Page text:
Using Drools rules with jBPM 6

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jbpm drools business process rule process management jbpm5This tutorial has been updated to show how to invoke business rules from within jBPM 6 processes, and how to handle the interactions between process and rules.

Business processes and rules are two core concepts which should be stressed out:

Business processes: Represent what the business does.
Business rules: Represent decisions that the business does.

So, although processes and rules are two different thing, there is a clear advantage if your end users are allowed to combine processes and rules. This means for example that:

  • rules can define which processes to invoke,
  • rules can specify decisions in that process
  • rules can augment (or even override) the behaviour specified in the process (for example to handle exceptional cases)
  • assignment rules can be used to assign actors to (human) tasks
  • rules can be used to dynamically alter the behaviour of your process

So, by delegating important decision to be taken into your rules system, your business processes become much more resilient to change.

Create a new Drools Project

We will use JBoss Developer Studio to demonstrate how to create a project with Drools. Since the project will be Maven based, you can easily construct it with any IDE. Start by creating a new Drools Project

drools tutorial with jbpm

Next, choose to build the Project with Maven, which means you don't need to download the Drools Runtime by yourself. Choose the Maven settings for your project:

drools tutorial jboss jbpm 6

In this very simple rule, we will check a model class (Account) against some validation properties. The first rule is trivial: we just check that the name property of the Account class is not null:

import com.sample.Account;

rule "nameRequired"
ruleflow-group "helloworldgroup"
$account : Account( name == null )
  System.out.println( "Account name cannot be null!");


Now add the Account class to your project:

package com.sample;

public class Account {
    private long money;
    private String name;

    // getters and setters omitted for brevity

    public String toString() {
        return "Account [money=" + money + ", name=" + name + "]";

    public Account() {


Good. Now add a new Drools jBPM Process Diagram to your Project:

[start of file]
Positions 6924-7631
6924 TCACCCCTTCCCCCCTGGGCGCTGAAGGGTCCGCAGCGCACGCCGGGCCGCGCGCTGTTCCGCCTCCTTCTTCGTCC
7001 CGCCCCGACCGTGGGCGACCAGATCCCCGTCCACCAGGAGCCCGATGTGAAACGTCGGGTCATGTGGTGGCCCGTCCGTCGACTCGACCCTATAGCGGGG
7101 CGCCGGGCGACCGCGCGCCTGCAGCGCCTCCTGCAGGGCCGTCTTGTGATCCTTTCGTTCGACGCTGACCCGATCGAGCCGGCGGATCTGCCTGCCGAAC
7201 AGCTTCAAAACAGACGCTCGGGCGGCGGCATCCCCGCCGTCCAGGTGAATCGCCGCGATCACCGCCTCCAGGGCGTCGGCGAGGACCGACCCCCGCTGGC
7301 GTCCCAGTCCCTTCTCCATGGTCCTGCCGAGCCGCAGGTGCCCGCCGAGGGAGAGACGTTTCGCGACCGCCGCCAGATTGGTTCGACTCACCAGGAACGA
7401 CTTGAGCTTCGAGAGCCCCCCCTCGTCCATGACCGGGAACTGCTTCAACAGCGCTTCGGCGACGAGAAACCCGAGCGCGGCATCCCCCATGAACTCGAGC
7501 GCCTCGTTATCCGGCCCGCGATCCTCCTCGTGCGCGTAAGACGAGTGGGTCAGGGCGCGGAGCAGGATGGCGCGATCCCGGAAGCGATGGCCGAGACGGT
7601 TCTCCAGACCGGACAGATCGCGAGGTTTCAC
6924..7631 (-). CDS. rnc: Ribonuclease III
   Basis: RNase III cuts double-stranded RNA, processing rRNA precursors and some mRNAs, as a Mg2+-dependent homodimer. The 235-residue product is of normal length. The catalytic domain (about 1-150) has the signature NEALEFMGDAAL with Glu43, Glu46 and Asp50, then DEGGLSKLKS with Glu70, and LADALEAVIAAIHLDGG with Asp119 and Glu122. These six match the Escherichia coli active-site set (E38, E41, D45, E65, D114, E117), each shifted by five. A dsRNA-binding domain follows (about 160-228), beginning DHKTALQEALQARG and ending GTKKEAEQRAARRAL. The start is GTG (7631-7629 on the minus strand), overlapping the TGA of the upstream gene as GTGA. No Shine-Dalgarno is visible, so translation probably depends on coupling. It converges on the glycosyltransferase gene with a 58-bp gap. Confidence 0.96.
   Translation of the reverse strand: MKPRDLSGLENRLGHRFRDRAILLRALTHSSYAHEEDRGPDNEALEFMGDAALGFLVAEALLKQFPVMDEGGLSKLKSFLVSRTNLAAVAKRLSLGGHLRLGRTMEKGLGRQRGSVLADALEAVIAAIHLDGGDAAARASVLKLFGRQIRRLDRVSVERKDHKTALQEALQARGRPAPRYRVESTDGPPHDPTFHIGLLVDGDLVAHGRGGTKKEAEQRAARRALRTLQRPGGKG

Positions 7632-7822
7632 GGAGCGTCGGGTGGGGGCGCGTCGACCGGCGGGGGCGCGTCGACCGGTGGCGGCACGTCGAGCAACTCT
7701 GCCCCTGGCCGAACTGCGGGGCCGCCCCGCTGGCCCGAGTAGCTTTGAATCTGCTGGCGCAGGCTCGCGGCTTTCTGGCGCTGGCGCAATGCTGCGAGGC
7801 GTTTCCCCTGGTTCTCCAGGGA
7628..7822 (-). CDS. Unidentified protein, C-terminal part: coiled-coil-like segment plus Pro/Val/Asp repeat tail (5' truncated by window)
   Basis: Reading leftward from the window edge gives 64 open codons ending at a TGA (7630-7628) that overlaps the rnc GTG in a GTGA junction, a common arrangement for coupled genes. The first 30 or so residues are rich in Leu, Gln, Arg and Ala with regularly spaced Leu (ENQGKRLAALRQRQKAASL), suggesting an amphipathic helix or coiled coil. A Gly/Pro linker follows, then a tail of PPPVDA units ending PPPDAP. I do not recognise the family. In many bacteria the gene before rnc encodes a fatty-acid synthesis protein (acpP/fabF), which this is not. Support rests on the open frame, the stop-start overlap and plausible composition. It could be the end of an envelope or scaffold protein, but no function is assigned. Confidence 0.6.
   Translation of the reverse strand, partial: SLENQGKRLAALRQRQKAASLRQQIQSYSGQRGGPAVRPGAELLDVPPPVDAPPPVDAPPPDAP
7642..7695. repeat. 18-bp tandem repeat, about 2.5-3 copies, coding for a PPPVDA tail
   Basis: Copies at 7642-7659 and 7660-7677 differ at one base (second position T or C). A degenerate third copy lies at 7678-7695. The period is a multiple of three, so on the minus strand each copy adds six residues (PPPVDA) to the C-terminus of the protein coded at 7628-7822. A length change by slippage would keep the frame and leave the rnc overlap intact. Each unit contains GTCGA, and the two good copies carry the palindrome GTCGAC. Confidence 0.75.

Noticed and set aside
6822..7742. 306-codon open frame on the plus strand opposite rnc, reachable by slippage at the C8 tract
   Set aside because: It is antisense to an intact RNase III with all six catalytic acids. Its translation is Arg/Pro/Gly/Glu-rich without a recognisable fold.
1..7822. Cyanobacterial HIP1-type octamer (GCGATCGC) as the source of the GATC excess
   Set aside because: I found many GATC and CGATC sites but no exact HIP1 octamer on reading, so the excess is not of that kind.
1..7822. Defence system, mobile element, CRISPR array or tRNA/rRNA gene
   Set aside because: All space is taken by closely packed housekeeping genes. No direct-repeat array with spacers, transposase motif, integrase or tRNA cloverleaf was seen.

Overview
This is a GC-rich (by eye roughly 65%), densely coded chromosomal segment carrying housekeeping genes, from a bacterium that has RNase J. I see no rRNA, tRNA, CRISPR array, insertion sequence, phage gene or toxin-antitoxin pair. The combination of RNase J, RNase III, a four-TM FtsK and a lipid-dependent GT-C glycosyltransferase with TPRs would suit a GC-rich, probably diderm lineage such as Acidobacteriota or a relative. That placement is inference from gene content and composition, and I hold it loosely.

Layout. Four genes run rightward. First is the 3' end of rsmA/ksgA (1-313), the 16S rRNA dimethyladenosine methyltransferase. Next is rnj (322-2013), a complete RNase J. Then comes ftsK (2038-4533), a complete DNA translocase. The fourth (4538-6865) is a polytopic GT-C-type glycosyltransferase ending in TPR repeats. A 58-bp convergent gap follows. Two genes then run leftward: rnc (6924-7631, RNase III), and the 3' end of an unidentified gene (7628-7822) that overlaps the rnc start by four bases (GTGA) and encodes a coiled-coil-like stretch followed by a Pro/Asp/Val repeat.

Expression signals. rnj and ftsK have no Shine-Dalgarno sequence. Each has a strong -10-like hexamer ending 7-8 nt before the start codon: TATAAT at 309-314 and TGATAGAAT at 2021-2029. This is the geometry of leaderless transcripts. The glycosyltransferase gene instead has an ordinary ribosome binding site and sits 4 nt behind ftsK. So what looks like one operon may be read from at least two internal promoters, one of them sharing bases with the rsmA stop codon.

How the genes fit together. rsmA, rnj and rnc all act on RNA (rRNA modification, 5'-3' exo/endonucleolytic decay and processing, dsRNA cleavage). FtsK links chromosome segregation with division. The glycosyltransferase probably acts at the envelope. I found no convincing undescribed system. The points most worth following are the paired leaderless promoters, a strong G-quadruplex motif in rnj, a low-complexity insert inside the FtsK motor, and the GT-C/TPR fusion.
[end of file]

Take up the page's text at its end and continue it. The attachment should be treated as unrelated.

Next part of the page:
jbpm diagram drools tutorial

Choose a name to your Process.  For example we will be adding the following simple test.bpmn2 process:

process drools jbpm 6 tutorial

As you can see, this process contains just a Business Rule Task, which will be in charge to fire our Rule. How do we connect to our Rule ? we can do this through the ruleflow-group attribute by setting it to "helloworldgroup":

drools jbpm 6 tutorial example

Now we need a Main class to test our project. An example class follows here:

package com.sample;

import org.kie.api.KieServices;
import org.kie.api.runtime.KieContainer;
import org.kie.api.runtime.KieSession;

public class ProcessMain {

	public static void main(String[] args) throws Exception {

		KieServices ks = KieServices.Factory.get();
		KieContainer kContainer = ks.getKieClasspathContainer();
		KieSession kSession = kContainer.newKieSession();
		Account account = new Account();

		int fired = kSession.fireAllRules();
		System.out.println("Number of Rules executed = " + fired);


In order to compile and run your example with Maven you will need to include dependencies both for Drools and jBPM in your pom.xml:

<?xml version="1.0" encoding="UTF-8"?>
<project xmlns="" xmlns:xsi=""



	<name>Drools :: Sample Maven Project</name>
	<description>A sample Drools Maven project</description>


			<name>JBoss Public Repository Group</name>


Please note that some dependencies such as jbpm-persistence-jpa and jbpm-human-task-core are not needed in this basic example, however as expand your project you will probably need to use Human Tasks

When launched the Console should report the message fired from the rule
Account name cannot be null!
Of course verify that setting the name attribute, the message will not be displayed.